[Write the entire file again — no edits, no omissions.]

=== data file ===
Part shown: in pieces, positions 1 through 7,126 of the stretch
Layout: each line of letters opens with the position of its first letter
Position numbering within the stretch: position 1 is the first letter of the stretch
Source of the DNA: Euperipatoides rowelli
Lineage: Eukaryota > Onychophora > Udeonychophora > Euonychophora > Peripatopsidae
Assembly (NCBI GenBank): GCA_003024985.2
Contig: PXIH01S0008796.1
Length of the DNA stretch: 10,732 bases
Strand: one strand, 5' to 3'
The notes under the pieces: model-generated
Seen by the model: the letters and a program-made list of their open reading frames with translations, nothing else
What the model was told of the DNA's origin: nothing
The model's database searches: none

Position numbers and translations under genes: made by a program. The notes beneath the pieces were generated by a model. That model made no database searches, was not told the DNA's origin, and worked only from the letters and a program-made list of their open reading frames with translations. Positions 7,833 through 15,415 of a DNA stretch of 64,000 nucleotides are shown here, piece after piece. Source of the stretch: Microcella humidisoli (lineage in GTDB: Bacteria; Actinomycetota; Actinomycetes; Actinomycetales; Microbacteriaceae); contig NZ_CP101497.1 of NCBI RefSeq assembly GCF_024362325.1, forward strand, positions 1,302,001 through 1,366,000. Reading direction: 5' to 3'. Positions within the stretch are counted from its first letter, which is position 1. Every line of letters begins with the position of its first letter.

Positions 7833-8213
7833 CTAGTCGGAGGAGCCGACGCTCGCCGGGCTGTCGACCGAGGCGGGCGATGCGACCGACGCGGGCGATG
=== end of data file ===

Part shown: in pieces, positions 1 through 7,126 of the stretch
Layout: each line of letters opens with the position of its first letter
Position numbering within the stretch: position 1 is the first letter of the stretch
Source of the DNA: Euperipatoides rowelli
Lineage: Eukaryota > Onychophora > Udeonychophora > Euonychophora > Peripatopsidae
Assembly (NCBI GenBank): GCA_003024985.2
Contig: PXIH01S0008796.1
Length of the DNA stretch: 10,732 bases
Strand: one strand, 5' to 3'
The notes under the pieces: model-generated
Seen by the model: the letters and a program-made list of their open reading frames with translations, nothing else
What the model was told of the DNA's origin: nothing
The model's database searches: none

Position numbers and translations under genes: made by a program. The notes beneath the pieces were generated by a model. That model made no database searches, was not told the DNA's origin, and worked only from the letters and a program-made list of their open reading frames with translations. Positions 7,833 through 15,415 of a DNA stretch of 64,000 nucleotides are shown here, piece after piece. Source of the stretch: Microcella humidisoli (lineage in GTDB: Bacteria; Actinomycetota; Actinomycetes; Actinomycetales; Microbacteriaceae); contig NZ_CP101497.1 of NCBI RefSeq assembly GCF_024362325.1, forward strand, positions 1,302,001 through 1,366,000. Reading direction: 5' to 3'. Positions within the stretch are counted from its first letter, which is position 1. Every line of letters begins with the position of its first letter.

Positions 7833-8213
7833 CTAGTCGGAGGAGCCGACGCTCGCCGGGCTGTCGACCGAGGCGGGCGATGCGACCGACGCGGGCGATG